- Corporate farming
Agriculture General Agribusiness · Agricultural science
Agronomy · Animal husbandry
Factory farming · Farm · Free range
Organic farming · Permaculture
History History of agriculture
Arab Agricultural Revolution
British Agricultural Revolution
Types Aquaculture · Dairy farming
Grazing · Hydroponics
Livestock · Pig farming
Orchards · Poultry farming
Agriculture by country
Corporate farming is a term that describes the business of agriculture, specifically, what is seen by some as the practices of would-be megacorporations involved in food production on a very large scale. It is a modern food industry issue, and encompasses not only the farm itself, but also the entire chain of agriculture-related business, including seed supply, agrichemicals, food processing, machinery, storage, transport, distribution, marketing, advertising, and retail sales. The term also includes the influence of these companies on education, research and public policy, through their educational funding and government lobbying efforts. "Corporate farming" is often used synonymously with "agribusiness" (although "agribusiness" quite often is not used in the corporate farming sense), and it is seen as the destroyer of the family farm.
Critics argue that the ultimate goal of corporate farming is to vertically integrate the entire process of food production, up to the point of the distribution and sale of food to consumers. Some corporations are considered to be well on the way to achieving this objective, and have become very large in the process, such as Archer Daniels Midland, Monsanto Company, and the privately held Cargill, with 2004 revenues of $62.9 billion.
"Corporate farming" is a fairly broad term that deals with the general practices and effects of a small number of large, global corporations that dominate the food industry. It does not refer simply to any incorporated agribusiness enterprise, although most agricultural businesses today are in some way economically connected to the dominant food industry players. As such, it may be thought of as a movement, which is at times also referred to as "anti-corporate farming".
Contract farming is a form of vertical integration where the farmer is contractually bound to supply a given quantity and quality of product to a processing or marketing enterprise. The buyer agrees in advance to pay a certain price to the farmer and often provides technical advice and inputs (the cost of the inputs being deducted from the farmer's revenue once the product has been sold to the buyer). Contract farming has not so far resulted in a significant improvement in the livelihoods of small farmers in developing countries because buyers generally prefer to deal with large-scale producers who are better placed to meet the stringent quality and timeliness requirements.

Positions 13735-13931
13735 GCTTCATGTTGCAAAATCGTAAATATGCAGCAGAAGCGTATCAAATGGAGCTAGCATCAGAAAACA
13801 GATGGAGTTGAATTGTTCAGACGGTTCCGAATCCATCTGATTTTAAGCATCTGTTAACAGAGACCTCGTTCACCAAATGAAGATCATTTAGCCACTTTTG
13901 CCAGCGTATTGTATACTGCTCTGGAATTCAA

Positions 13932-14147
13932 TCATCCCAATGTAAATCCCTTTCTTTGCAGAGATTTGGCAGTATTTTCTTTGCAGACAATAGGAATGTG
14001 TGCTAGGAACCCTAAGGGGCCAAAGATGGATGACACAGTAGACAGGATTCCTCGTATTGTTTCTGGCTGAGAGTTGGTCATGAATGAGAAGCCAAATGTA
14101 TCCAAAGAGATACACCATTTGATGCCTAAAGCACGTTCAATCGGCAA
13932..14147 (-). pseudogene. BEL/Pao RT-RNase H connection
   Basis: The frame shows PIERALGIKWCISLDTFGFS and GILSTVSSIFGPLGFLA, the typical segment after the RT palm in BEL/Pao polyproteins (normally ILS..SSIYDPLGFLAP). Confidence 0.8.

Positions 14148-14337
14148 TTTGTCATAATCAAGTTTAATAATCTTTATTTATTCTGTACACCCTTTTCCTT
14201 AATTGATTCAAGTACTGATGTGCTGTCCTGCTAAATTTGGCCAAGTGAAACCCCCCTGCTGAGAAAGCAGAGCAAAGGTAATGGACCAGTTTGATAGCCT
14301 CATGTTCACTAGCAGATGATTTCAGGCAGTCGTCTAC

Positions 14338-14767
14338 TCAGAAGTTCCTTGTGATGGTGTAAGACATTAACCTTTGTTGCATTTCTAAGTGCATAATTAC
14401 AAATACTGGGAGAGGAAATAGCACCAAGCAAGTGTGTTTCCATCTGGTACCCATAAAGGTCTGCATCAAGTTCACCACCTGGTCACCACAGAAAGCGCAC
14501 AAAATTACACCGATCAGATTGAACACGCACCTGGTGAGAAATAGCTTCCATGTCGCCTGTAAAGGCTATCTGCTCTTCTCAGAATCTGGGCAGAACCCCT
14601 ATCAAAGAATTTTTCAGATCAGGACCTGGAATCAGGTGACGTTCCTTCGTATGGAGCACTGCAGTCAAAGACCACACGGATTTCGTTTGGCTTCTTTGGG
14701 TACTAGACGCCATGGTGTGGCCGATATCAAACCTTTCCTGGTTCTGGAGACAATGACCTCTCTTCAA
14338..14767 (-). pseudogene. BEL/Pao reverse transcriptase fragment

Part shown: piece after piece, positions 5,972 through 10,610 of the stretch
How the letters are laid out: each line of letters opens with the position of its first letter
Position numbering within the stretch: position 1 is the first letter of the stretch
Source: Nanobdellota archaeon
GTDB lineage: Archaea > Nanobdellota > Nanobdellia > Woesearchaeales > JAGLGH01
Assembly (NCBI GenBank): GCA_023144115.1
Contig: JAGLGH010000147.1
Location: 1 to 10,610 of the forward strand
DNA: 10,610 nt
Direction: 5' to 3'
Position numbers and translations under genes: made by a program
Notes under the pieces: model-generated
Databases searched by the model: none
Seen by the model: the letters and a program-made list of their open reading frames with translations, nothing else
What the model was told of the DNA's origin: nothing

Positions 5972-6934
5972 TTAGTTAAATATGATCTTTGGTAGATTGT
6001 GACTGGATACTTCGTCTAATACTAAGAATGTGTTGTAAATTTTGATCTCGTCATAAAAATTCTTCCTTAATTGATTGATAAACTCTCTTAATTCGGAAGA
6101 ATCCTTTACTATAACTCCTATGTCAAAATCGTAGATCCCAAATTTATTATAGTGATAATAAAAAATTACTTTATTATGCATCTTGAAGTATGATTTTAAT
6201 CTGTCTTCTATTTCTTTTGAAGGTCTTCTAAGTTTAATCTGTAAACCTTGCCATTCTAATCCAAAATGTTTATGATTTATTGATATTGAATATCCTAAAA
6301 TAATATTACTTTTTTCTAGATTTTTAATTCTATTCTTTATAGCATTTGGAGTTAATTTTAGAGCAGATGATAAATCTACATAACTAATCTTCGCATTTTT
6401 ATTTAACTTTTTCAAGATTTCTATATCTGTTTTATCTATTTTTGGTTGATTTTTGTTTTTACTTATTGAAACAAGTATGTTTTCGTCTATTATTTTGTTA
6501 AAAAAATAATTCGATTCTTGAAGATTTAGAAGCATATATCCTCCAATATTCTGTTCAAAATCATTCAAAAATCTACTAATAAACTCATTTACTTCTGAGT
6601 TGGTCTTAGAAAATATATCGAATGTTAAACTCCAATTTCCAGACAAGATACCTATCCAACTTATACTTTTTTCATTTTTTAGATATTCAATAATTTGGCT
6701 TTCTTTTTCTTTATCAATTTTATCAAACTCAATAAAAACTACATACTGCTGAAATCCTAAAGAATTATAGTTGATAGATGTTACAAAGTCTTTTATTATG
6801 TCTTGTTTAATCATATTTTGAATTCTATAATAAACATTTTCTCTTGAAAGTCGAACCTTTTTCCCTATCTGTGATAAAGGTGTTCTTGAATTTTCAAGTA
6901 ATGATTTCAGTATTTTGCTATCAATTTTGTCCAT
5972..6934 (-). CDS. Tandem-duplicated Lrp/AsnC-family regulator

Corporate farm vs family farm
Farms are expensive to operate; input costs include farm machinery, crop insurance, fertilizers, irrigation, pesticides, fuel, and seeds. Some people question whether small family farms are still economically sustainable in the United States. However, there is a growing resurgence of interest in organic, free range, and locally grown family farm products.
One major difference between independent farming and corporate farming is that a corporate farmer is usually a contracted employee, rather than the owner of the farm. However, ownership itself does not mean independence. An owner-operated farm today faces many constraints that are completely out of the owner's control. Most of these can be seen in light of increasing concentration of ownership, not only of farms, but of the equipment and inputs necessary to farm, and the available sales channels.
Production contracts are a primary means of control and vertical integration of family farms. These are of two general types. Production management contracts specify the methods farmers must use. Resource-providing contracts require the contractor to also provide materials (e.g) and equipment. Under the latter, increasingly prevalent arrangement, the family farm owns its land and "sells" its output, but retains no real decision making control over the essential farming activities, like crop selection, equipment purchase, production methods, sales channels, and buyers.
A prime example is the drive to constantly improve production efficiency, as measured by farm output. By using successive waves of new technology (in agrichemicals, mechanization, crop varieties, drugs, etc.), output has steadily risen over the past decades. This in turn has contributed to steadily driving down the price farmers can get for their output. As the cost of remaining in production rises, and income falls, only the larger business entities, with the ability to profit from outside of the immediate farming activities (such as through financial services, agrichemical production, food distribution, and so forth) can afford to remain in the game.